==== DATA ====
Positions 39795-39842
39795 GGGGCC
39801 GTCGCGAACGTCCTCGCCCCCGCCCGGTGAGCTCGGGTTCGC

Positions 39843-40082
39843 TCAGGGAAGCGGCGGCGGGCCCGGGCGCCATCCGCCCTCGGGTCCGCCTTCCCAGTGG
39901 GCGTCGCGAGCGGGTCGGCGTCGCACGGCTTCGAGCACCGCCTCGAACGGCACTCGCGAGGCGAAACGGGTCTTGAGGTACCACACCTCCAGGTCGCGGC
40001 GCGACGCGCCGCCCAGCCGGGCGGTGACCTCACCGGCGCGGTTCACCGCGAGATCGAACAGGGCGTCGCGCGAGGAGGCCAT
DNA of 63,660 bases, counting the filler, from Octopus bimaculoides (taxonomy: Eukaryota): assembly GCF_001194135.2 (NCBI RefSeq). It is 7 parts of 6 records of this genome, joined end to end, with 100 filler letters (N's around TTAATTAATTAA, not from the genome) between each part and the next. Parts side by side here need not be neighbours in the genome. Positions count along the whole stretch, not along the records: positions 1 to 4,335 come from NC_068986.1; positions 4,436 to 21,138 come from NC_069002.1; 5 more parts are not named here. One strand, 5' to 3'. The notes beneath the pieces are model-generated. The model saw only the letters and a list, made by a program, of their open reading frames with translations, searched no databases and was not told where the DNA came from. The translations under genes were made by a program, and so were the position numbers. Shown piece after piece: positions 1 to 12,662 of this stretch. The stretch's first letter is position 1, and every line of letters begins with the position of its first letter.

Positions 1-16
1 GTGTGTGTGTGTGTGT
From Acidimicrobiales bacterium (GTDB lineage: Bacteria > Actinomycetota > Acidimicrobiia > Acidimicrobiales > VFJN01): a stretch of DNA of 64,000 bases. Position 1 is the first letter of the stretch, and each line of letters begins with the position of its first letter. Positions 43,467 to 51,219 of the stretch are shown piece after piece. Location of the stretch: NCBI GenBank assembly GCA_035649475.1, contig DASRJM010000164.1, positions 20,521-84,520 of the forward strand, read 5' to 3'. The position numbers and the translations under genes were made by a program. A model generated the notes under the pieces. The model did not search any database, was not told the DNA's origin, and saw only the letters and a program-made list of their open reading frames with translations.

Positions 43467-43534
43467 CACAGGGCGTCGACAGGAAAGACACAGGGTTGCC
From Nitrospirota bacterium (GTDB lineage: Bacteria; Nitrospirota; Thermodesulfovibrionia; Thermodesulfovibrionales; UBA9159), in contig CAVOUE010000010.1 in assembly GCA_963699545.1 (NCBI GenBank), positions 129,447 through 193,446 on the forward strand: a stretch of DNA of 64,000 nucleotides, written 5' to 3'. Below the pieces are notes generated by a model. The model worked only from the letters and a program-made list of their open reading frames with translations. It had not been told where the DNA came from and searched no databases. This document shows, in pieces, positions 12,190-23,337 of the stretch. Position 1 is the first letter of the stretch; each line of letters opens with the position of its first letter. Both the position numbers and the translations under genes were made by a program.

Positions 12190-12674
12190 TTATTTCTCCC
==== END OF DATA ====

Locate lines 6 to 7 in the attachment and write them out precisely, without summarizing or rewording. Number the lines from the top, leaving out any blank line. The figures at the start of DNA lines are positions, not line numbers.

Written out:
39901 GCGTCGCGAGCGGGTCGGCGTCGCACGGCTTCGAGCACCGCCTCGAACGGCACTCGCGAGGCGAAACGGGTCTTGAGGTACCACACCTCCAGGTCGCGGC
40001 GCGACGCGCCGCCCAGCCGGGCGGTGACCTCACCGGCGCGGTTCACCGCGAGATCGAACAGGGCGTCGCGCGAGGAGGCCAT